Courtney Vandersloot at home in the spotlight

SPOKANE, Wash. -- The girl in the middle of the crowd, the one with the blond ponytail and the bright eyes, doesn't look so uncomfortable.

She doesn't look like the young woman who went to USA Basketball trials a few years ago and admitted she "said 10 words the whole time." She doesn't look like the person who, as a freshman, called NBA legend John Stockton -- a Gonzaga graduate -- and prayed that she would get his voicemail so she wouldn't have to talk to him.

No, these days, Gonzaga senior point guard Courtney Vandersloot looks at ease surrounded by reporters and TV cameras. She's had a lot of practice of late. Vandersloot has turned into the darling of this NCAA tournament, with her dazzling game and the records that continue to fall the longer she plays.

She's been the darling of Spokane, Wash., for a lot longer. She is recognized everywhere she goes in the college town. People come to games with signs to cheer her on. She received, by far, the loudest cheers in introductions on Saturday night in Gonzaga's regional semifinal against Louisville.

One young boy showed up to games wearing a T-shirt that read "The Future Mr. Vandersloot." "We give her a bad time about that one," Gonzaga forward Katelan Redmon said. "She's great with it. She's such a humble player."

The spotlight that has pointed at Vandersloot is catching the entire Gonzaga program in its reflection. And so far, the Bulldogs have risen to the occasion.

"You never really think you are going to be that team, but ... look at all this," Redmon said.

But let's face it, Vandersloot certainly has it coming. She has set the bar high with extraordinary performances, and she keeps clearing it. Two games ago, she became the first Division I player -- man or woman -- in history to collect 2,000 points and 1,000 assists. Saturday night, she broke the women's NCAA record for assists in a single season at 358 -- and counting.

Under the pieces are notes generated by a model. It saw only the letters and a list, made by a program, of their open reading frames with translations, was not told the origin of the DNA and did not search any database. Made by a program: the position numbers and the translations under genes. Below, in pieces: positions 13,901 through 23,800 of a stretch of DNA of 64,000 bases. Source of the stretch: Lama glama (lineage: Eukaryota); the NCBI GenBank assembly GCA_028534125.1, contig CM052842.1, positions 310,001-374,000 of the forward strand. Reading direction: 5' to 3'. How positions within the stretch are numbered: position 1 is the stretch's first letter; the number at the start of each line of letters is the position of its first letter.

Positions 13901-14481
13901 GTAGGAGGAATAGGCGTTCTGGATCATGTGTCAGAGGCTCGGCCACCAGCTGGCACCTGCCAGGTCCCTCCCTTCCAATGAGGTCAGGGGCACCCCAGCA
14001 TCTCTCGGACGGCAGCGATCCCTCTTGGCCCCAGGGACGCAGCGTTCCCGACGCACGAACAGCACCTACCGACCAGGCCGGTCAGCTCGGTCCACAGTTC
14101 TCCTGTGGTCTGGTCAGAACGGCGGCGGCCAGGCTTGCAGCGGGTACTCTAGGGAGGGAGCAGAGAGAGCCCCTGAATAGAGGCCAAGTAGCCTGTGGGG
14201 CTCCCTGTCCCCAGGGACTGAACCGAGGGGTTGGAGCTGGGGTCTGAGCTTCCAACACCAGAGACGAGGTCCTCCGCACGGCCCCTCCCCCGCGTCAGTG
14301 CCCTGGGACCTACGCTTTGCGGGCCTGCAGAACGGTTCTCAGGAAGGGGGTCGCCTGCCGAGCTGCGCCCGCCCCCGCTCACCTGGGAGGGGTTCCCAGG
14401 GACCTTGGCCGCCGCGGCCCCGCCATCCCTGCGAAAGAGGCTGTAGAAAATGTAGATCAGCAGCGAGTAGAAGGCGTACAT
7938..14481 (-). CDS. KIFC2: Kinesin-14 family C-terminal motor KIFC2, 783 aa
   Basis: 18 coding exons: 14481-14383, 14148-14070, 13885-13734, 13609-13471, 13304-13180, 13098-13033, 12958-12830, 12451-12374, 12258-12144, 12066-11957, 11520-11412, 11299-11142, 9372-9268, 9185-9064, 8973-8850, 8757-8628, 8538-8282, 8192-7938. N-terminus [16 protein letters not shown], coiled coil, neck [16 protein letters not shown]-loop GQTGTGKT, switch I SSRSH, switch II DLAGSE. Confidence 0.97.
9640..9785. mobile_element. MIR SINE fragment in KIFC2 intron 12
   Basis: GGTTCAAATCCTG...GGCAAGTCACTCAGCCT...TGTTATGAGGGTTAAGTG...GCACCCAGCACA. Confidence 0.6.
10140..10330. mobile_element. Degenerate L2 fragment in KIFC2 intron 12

The "and counting" part counts for a lot, because Vandersloot and her team are not done yet. Backed by what is expected to be a near-sellout crowd at Spokane Arena tonight, Vandersloot could lead the Bulldogs to the women's Final Four.

Should Gonzaga, and its swell of boisterous crowd support, upend top-seeded Stanford tonight, the Bulldogs will become the lowest seed ever to reach the national semifinals. They would also become just the second non-BCS school to do it.

"Coach [Kelly] Graves is always joking with me to not get a big head," Vandersloot said with a smile. "I don't really pay attention to it. I don't read a lot of things. ... People are always asking me, 'Did you see that in the paper? Did you see this article?' But I don't really focus on that. I'm really happy with where we are as a team."

Vandersloot said that her family is keeping some of her clippings and mementos and that she will go back and look at it all later. When it's over. But it's not over yet.

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